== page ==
So where does one begin? Here are a few suggestions for knocking down those Southern brick walls:
Begin with what you know. Review all the documentation found for your ancestor and extract all biographically pertinent information, including that which may seemingly be insignificant.
Utilize authored works, such as family genealogies, for clues pointing you to original records or unique sources, but don’t rely on them as fact, as many of these types of publications are not well sourced and include many inaccuracies.
Understand that it is often necessary to research collaterally to establish a parent-child relationship between direct ancestors by researching their siblings, spouse(s), children or possibly even cousins. In addition to family members, research the known acquaintances or neighbors. A person who was a witness at a marriage, or provided an affidavit for a military pension, or other similar circumstance, likely would have known the research subject for considerable time. It was common for families to migrate in the South in groups. If you know where an ancestor may have lived prior to the current location of research, it may be possible that their neighbors and associates were also from that same location, providing another point of confirmation when reviewing records.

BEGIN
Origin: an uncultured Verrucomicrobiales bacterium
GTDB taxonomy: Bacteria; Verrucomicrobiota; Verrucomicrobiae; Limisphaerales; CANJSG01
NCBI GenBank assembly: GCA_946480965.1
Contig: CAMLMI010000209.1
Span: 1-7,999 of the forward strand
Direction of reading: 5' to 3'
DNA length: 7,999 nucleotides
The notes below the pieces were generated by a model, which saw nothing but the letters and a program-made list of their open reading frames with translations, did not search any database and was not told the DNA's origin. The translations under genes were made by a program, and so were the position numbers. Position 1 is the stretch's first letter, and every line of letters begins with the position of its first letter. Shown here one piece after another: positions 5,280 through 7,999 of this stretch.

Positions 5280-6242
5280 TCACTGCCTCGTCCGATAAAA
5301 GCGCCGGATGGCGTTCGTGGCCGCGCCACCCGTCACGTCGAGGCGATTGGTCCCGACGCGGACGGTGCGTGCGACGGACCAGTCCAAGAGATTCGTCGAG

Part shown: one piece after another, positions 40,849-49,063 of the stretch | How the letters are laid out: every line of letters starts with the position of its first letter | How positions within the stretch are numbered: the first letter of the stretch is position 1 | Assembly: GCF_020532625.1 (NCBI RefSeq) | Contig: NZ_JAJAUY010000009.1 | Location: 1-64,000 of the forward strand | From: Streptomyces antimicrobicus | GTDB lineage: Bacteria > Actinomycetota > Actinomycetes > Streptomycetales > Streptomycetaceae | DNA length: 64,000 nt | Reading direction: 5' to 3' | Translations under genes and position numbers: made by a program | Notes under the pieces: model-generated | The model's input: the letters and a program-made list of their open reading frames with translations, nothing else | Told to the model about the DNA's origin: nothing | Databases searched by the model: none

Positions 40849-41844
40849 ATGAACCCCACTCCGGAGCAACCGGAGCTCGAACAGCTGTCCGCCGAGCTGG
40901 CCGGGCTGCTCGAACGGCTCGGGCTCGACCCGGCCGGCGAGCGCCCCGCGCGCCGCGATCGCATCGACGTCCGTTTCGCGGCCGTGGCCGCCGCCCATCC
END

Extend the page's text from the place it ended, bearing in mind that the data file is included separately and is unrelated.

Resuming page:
Create a timeline of life events. Placing ancestors in time and location can help in identifying additional records that may be available, ruling out probable relationships or even determining if records are for two (or more) individuals with similar names.
Determine if the ancestor resided in a burned county (suffered record loss).